Behavior: The Homosexual: Newly Visible, Newly Understood

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The strain of the covert life shows clearly in brittle homosexual humor, which swings between a defensive mockery of the outside world and a self-hating scorn for the gay one. Recent research projects at the Indiana sex research institute and elsewhere have sought out homosexuals who are not troubled enough to come to psychiatrists and social workers and have found them no worse adjusted than many heterosexuals. Nonetheless, when 300 New York homosexuals were polled several years ago, only 2% said that they would want a son of theirs to be a homosexual. Homophile activists contend that there would be more happy homosexuals if society were more compassionate; still, for the time being at least, there is a savage ring of truth to the now famous line from The Boys in the Band: "Show me a happy homosexual, and I'll show you a gay corpse."


What leads to homosexuality? No one knows for sure, and many of the explanations seem overly simple and unnecessarily doctrinaire. Sociologist Gagnon says: "We may eventually conclude that there are as many causes for homosexuality as there are for mental retardation—and as many kinds of it." The only thing most experts agree on is that homosexuality is not a result of any kinky gene or hormone predispositions—at least none that can be detected by present techniques. Male and female homosexuals do not constitute a "third sex"; biologically, they are full men and women.

The reason that the invert's sex behavior is not dictated by his anatomy is related to a remarkable finding of sex researchers: no one becomes fully male or female automatically. The diverse psychological components of masculinity and femininity—"gender role identity"—are learned. Gender is like language, says Johns Hopkins University Medical Psychologist John Money: "Genetics ordains only that language can develop, not whether it will be Nahuatl, Arabic or English."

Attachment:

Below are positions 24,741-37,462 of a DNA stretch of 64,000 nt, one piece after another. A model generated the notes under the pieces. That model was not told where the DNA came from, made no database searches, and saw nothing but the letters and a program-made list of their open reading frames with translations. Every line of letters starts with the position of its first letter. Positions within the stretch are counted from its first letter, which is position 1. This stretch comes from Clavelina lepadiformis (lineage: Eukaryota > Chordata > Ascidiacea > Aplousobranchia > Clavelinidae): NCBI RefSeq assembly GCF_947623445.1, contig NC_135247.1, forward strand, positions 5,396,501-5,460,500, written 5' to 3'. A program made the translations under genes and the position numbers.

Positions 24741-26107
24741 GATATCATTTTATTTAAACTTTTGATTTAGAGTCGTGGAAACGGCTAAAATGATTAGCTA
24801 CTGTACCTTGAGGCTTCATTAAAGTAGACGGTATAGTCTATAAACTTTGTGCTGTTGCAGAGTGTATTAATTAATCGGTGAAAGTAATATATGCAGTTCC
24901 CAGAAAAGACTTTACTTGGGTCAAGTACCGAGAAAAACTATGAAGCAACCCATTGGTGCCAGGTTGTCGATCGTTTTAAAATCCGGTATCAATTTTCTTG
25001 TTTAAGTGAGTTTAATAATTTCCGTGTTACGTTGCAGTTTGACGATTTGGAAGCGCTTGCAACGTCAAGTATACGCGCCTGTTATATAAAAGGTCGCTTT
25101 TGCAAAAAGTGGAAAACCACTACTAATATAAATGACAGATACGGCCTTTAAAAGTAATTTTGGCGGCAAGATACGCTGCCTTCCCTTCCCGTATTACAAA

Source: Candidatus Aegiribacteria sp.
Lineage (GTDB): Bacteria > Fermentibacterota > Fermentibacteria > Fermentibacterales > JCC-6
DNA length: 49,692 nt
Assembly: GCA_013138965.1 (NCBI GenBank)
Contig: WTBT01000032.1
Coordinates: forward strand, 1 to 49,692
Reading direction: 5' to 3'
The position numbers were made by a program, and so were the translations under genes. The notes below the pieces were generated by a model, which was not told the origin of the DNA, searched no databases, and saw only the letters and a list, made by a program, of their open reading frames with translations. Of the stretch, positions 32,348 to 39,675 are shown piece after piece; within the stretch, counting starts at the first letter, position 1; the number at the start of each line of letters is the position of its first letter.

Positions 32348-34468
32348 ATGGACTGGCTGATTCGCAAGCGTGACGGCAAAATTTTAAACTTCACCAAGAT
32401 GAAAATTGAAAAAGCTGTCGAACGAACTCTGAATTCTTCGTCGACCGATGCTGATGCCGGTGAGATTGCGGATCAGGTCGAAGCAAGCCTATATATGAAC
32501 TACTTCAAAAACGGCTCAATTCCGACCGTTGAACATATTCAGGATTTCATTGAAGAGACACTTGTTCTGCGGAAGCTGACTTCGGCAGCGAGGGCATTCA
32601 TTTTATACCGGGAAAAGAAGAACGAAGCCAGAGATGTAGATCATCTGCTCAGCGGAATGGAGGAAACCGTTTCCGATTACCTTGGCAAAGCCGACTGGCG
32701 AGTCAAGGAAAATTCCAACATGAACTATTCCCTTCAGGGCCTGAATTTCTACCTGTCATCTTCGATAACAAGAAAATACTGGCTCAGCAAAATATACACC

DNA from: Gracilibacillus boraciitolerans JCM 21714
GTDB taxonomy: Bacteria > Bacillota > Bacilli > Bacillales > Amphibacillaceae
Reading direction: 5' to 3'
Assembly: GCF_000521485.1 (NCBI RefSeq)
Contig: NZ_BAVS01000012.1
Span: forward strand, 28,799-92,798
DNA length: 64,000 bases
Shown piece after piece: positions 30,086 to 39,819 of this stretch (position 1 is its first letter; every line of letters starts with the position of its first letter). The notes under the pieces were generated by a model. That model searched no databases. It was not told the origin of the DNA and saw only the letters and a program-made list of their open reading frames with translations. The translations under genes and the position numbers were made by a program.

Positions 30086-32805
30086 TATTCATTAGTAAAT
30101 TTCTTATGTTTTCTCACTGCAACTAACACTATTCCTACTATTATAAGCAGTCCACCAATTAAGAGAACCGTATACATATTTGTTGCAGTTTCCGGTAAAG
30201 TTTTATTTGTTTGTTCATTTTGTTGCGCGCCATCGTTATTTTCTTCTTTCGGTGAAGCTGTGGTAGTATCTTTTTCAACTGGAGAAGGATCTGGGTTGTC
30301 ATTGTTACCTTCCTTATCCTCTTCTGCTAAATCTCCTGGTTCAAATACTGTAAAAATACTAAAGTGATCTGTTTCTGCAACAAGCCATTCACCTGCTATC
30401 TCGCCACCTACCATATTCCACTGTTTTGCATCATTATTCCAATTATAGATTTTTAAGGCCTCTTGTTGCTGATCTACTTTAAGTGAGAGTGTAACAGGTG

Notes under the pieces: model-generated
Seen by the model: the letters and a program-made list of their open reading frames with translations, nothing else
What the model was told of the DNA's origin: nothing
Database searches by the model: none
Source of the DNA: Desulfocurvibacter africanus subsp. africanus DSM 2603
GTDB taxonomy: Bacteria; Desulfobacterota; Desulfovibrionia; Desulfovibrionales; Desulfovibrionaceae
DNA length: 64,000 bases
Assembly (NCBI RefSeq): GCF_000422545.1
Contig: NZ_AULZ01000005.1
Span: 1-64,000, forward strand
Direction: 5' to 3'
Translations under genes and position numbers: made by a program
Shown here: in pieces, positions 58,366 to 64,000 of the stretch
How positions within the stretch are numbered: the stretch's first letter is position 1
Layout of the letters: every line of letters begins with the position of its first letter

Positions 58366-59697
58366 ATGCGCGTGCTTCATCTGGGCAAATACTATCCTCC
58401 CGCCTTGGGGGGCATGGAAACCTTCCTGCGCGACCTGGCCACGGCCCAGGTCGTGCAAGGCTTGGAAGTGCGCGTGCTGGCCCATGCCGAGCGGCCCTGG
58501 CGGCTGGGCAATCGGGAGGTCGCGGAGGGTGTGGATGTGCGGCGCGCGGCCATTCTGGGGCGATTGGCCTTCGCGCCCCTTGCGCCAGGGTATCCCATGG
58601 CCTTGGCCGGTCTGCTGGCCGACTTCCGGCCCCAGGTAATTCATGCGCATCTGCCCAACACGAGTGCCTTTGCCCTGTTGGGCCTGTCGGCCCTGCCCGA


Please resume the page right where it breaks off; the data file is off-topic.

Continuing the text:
This does not mean that homosexuality is latent in all mature humans, as has been widely believed from a misreading of Freud. In American culture, sex roles are most powerfully determined in the home, and at such a young age (generally in the first few years of life) that the psychological identity of most homosexuals—like that of most heterosexuals—is set before they know it. In the case of homosexuality, parents with emotional problems can be a powerful cause, leaving their child without a solid identification with the parent of the same sex and with deeply divided feelings for the parent of the opposite sex. In an exhaustive study of homosexuals in therapy, a group of researchers headed by Psychoanalyst Irving Bieber observed that a large number of homosexuals came from families where the father was either hostile, aloof or ineffectual and where the mother was close-binding and inappropriately intimate (CBI in scientific jargon). Bieber's wife, Psychologist Toby Bieber, has found many of the same patterns in the parents of lesbians, although in reverse.

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